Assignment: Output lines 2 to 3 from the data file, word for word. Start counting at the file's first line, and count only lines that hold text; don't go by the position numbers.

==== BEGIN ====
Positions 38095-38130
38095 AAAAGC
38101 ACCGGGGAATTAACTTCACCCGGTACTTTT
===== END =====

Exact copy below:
38095 AAAAGC
38101 ACCGGGGAATTAACTTCACCCGGTACTTTT